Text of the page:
“You’ve got to love escalation.” – Faust Hayden, XSeed CY40 II
Brian Niemeier’s Combat Frame XSeed: CY 40 ended on a wicked cliffhanger with the clash of superweapons and the sudden disappearance of Arthur Wake, the mastermind of the rebellion against the Systems Overterrestrial Coalition (SOC). The sequel, Combat Frame XSeed: CY40 Second Coming, picks up in the immediate aftermath, with the XSeed pilots finding themselves on the run while the SOCs launch false-flag attacks to keep Earth from rallying to their cause. Abandoned by Wake, circumstances and belief divide the XSeed pilots, as new factions, combat frames, and even species take to the fields and skies of Earth. As the desperate defense of a free Earth heats up, Wake returns, lighting a powder keg 60 million years in the making.
As usual, the XSeed roller coaster begins from there, taking readers through a whirlwind of change as factions unite and break apart with each new development. Here in CY 40 II, the revelations are earth-shaking, as the XSeed pilots and the SOC must deal with an alien threat even as they fight each other. The tantalizing skeins of a 60 million year-old mystery first spun in the original XSeed CY1 now take shape with the addition of the alien Secta, beings who travel from one doomed world to the next to record what they find. Earth, Mars, and the space colonies of the SOC are the latest worlds to be doomed. But before a defense can be prepared, Arthur Wake and Sullia Zend, the possible reincarnation of former genocidal world leader Sekaino Megami, must deal with each other, and Arthur prefers grenades to mere words.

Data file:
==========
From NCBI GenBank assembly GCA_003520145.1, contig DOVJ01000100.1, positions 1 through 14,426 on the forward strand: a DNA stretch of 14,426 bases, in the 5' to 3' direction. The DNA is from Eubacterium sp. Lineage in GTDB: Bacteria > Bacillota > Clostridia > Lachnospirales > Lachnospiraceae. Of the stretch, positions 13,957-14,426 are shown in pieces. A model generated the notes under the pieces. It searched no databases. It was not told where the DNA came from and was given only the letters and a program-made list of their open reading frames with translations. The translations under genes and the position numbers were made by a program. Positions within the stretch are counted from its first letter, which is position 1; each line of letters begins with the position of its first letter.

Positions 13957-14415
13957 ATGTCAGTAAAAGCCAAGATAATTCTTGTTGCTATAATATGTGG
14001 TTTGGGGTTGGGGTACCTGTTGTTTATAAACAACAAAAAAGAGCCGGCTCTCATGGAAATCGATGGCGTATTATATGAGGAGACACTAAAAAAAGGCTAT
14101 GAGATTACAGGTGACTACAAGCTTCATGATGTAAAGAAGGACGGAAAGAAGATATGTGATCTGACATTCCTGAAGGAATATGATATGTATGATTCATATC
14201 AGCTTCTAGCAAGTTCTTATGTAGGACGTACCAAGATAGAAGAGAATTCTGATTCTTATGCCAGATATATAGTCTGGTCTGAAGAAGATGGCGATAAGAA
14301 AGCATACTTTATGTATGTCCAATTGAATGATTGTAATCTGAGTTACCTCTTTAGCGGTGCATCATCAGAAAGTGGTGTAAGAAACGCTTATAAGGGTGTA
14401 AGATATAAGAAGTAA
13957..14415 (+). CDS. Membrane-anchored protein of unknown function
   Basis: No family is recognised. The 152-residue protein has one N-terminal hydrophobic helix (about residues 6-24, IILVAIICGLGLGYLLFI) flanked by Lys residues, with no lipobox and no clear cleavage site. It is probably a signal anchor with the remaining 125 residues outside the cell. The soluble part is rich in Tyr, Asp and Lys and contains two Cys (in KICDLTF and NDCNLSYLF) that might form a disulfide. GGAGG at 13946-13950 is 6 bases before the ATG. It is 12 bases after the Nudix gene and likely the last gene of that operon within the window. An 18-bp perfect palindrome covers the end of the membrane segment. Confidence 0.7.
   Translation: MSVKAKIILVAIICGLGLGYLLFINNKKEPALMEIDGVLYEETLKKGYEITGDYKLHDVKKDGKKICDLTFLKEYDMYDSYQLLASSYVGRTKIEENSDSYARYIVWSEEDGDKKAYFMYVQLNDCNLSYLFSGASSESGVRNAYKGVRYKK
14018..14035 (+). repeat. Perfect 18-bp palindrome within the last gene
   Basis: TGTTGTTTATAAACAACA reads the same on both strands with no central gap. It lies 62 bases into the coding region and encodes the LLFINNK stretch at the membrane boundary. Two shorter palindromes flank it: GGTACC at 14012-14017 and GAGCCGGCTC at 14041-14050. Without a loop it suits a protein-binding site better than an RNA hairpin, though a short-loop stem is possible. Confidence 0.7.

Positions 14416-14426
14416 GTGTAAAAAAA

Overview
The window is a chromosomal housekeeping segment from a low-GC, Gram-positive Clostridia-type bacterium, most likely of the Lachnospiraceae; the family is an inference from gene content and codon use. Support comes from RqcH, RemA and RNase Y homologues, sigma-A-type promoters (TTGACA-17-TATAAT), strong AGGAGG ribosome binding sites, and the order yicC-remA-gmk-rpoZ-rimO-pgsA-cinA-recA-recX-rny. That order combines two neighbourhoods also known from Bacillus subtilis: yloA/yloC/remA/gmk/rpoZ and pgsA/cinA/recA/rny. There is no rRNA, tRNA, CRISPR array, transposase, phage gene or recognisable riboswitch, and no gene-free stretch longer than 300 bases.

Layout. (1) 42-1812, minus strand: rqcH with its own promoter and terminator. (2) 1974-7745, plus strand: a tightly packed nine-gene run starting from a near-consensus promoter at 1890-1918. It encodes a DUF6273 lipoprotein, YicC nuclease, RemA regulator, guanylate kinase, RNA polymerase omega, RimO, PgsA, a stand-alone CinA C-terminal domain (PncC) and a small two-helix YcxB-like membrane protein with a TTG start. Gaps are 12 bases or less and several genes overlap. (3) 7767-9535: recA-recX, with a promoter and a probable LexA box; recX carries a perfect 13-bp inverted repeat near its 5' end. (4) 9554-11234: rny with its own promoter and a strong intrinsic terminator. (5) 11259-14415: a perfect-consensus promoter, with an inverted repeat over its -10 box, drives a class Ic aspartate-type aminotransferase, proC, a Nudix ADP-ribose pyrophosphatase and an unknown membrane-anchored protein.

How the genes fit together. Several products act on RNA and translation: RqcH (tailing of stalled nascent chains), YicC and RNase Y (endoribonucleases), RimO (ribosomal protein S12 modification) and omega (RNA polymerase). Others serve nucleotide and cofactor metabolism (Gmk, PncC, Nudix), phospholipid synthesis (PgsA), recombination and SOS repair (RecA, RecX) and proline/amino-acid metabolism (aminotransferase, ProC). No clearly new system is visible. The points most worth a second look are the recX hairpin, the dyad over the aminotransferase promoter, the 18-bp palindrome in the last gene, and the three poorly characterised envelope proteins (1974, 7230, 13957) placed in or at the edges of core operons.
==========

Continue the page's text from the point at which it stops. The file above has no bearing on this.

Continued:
As always with Niemeier’s books, CY 40 II rewards a close reading. Careful callbacks to XSeed CY1 appear, adding to the mysteries surrounding Sekaino Megami and those who would challenge her. Familiar faces appear in the most unlikely places. For those readers familiar with the mobile suit genre, resonances to the Gundam series which inspired XSeed are present, including 1990s fan-favorite Gundam Wing. The threat of alien invasion offers a splash of Macross resonances as well, although thankfully no one sings here. And beneath the crackle of lasers and hiss of rockets, there is the mounting cost as the various factions of secret kings push humanity past its limits in preparation for the alien threat. Unavoidably in such attempts, there is breakage, as each of the XSeed pilots discovers, including newcomer James Trent.
So what makes the third visit to the XSeed story the charm?
Everything that I enjoyed from the previous two books is present in a clearer more concentrated form. Niemeier continues to grow more comfortable with the action and intrigues required in a martial thriller, enough to step on the gas and pick up the pace from the already brisk prequels. CY 40 II offers all the mecha action, intrigue, and surprises of the previous two books combined in half the space. Perhaps Wake’s return to SOC space might have used a little more exposition for clarification, but otherwise Niemeier deftly juggles the demands of heavy metal action, multiplying intrigue, and the constantly shifting locations required in a mecha thriller.
A dry wit comes into sharper focus. A few excellent one-liners emerge from the chatter of pilots not used to radio discipline. Fortunately, these are not delivered with camp nor does the book stop to admire their cleverness. However, the occasional relief allows the tension needed in battles between metallic knights of space to ratchet even higher than without it.
Perhaps the only thing missing from CY 40 II is the growing collection of mecha art and profiles currently hosted on Niemeier’s blog. The art and backstories for each mecha design are fascinating, and a profile or two of the most prominent mecha in each book would be a welcome addition to flip back and forth between. The visual element from these designs set XSeed apart from other military and martial science fiction series taking inspiration from familiar works. It wouldn’t hurt to lean into that more.
More XSeed is on its way, set even further into the future, and, from hints dropped on Niemeier’s blog, it’s a future of war and platypuses. Until then, CY 40 II and its page-turner prequels supply enough heavy metal mecha action to hold readers over.